NRG is subject to environmental laws that impose extensive and increasingly stringent requirements on the Company's ongoing operations, as well as potentially substantial liabilities arising out of environmental contamination. These environmental requirements and liabilities could adversely impact NRG's results of operations, financial condition and cash flows.
NRG is subject to the environmental laws of foreign and U.S., federal, state and local authorities. The Company must comply with numerous environmental laws and obtain numerous governmental permits and approvals to build and operate the Company's plants. Should NRG fail to comply with any environmental requirements that apply to its operations, the Company could be subject to administrative, civil and/or criminal liability and fines, and regulatory agencies could take other actions seeking to curtail the Company's operations. In addition, when new requirements take effect or when existing environmental requirements are revised, reinterpreted or subject to changing enforcement policies, NRG's business, results of operations, financial condition and cash flows could be adversely affected.
Environmental laws generally have become more stringent, and the Company expects this trend to continue.
NRG's businesses are subject to physical, market and economic risks relating to potential effects of climate change.
Climate change may produce changes in weather or other environmental conditions, including temperature or precipitation levels, and thus may impact consumer demand for electricity. In addition, the potential physical effects of climate change, such as increased frequency and severity of storms, floods and other climatic events, could disrupt NRG's operations and cause it to incur significant costs in preparing for or responding to these effects. These or other meteorological changes could lead to increased operating costs, capital expenses or power purchase costs. Climate change could also affect the availability of a secure and economical supply of water in some locations, which is essential for the continued operation of NRG's generation plants.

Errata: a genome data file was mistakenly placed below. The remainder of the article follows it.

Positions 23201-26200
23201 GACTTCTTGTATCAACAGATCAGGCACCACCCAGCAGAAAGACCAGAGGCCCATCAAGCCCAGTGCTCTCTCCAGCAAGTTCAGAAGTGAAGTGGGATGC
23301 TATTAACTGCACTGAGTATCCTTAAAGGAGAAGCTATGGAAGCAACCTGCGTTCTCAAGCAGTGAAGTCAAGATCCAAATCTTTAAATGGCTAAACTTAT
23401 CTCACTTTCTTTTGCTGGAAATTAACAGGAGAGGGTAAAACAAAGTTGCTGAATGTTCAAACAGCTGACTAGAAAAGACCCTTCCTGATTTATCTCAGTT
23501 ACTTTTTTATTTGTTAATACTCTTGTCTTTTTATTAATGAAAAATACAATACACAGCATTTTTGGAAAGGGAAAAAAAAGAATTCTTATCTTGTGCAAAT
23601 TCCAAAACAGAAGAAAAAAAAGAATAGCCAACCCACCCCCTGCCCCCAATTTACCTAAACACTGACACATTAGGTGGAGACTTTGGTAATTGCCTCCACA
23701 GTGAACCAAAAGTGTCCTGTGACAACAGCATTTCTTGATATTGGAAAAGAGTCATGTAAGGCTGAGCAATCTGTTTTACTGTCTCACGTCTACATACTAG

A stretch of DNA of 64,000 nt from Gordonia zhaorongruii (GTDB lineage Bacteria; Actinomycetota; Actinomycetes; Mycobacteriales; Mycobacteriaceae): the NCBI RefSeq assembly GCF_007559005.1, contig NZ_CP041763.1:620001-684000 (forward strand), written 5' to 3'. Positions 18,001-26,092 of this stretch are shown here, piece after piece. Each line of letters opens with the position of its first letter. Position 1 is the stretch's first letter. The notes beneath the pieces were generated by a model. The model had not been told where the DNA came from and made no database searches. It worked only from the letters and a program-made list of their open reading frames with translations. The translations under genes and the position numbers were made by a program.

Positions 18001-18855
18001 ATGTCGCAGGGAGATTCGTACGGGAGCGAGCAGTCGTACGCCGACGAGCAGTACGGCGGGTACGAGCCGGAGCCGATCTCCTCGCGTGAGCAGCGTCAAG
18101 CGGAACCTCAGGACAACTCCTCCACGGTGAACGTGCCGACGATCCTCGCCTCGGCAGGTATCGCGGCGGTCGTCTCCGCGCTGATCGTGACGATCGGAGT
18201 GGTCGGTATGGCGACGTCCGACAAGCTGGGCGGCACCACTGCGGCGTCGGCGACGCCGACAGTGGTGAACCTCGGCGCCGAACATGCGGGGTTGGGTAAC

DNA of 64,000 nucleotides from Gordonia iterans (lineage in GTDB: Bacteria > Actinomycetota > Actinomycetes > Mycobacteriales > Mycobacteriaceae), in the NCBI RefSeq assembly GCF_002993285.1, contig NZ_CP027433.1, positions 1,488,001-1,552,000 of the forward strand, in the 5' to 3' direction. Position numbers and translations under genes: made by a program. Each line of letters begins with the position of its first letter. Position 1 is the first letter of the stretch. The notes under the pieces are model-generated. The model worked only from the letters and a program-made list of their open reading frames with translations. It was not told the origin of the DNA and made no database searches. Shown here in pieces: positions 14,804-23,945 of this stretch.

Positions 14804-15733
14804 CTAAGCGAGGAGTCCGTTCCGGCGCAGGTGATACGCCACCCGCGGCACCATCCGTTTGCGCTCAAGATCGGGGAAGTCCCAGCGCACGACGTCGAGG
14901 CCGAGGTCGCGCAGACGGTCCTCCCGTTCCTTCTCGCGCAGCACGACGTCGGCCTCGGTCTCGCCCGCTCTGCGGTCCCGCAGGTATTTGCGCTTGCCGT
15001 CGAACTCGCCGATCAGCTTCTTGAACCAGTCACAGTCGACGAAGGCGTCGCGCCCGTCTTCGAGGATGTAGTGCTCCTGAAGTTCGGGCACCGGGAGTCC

GHG regulation could increase the cost of electricity, particularly power generated by fossil fuels, and such increases could have a depressive effect on regional economies. Reduced economic and consumer activity in NRG's service areas — both generally and specific to certain industries and consumers accustomed to previously lower cost power — could reduce demand for the power NRG generates and markets. Also, demand for NRG's energy-related services could be similarly reduced by consumers’ preferences or market factors favoring energy efficiency, low-carbon power sources or reduced electricity usage.
Policies at the national, regional and state levels to regulate GHG emissions, as well as climate change, could adversely impact NRG's results of operations, financial condition and cash flows.
NRG's GHG emissions for 2015 can be found in Item 1, Business — Environmental Matters. On October 23, 2015, the EPA promulgated the final GHG emissions rules for new and existing fossil-fuel-fired electric generating units. The impact of these newly promulgated rules and further legislation or regulation of GHGs on the Company's financial performance will depend on a number of factors, including future legal challenges to promulgated regulations, the level of GHG standards, the extent to which mitigation is required, the availability of offsets, and the extent to which NRG will be entitled to receive CO2 emissions credits without having to purchase them in an auction or on the open market.
The Company operates generating units in Connecticut, Delaware, Maryland, Massachusetts, and New York that are subject to RGGI, which is a regional cap and trade system. In 2013, each of these states finalized a rule that reduced and will continue to reduce the number of allowances, which the Company believes will increase the price of each allowance. The nine RGGI states are re-evaluating the program and may alter the rules to further reduce the number of allowances. The 2013 rules and/or revisions being currently contemplated could adversely impact NRG's results of operations, financial condition and cash flows.
California has a CO2 cap and trade program for electric generating units greater than 25 MW. The impact on the Company depends on the cost of the allowances and the ability to pass these costs through to customers.
On October 26, 2015, the EPA promulgated a rule that reduces the ozone NAAQS to 0.070 ppm. This more stringent NAAQS will obligate the states to develop plans to reduce NOx (an ozone precursor), which could affect some of the Company's units. EPA guidance for these plans is expected in late 2016.
Hazards customary to the power production industry include the potential for unusual weather conditions, which could affect fuel pricing and availability, the Company's route to market or access to customers, i.e., transmission and distribution lines, or critical plant assets. To the extent that climate change contributes to the frequency or intensity of weather-related events, NRG's operations and planning process could be affected.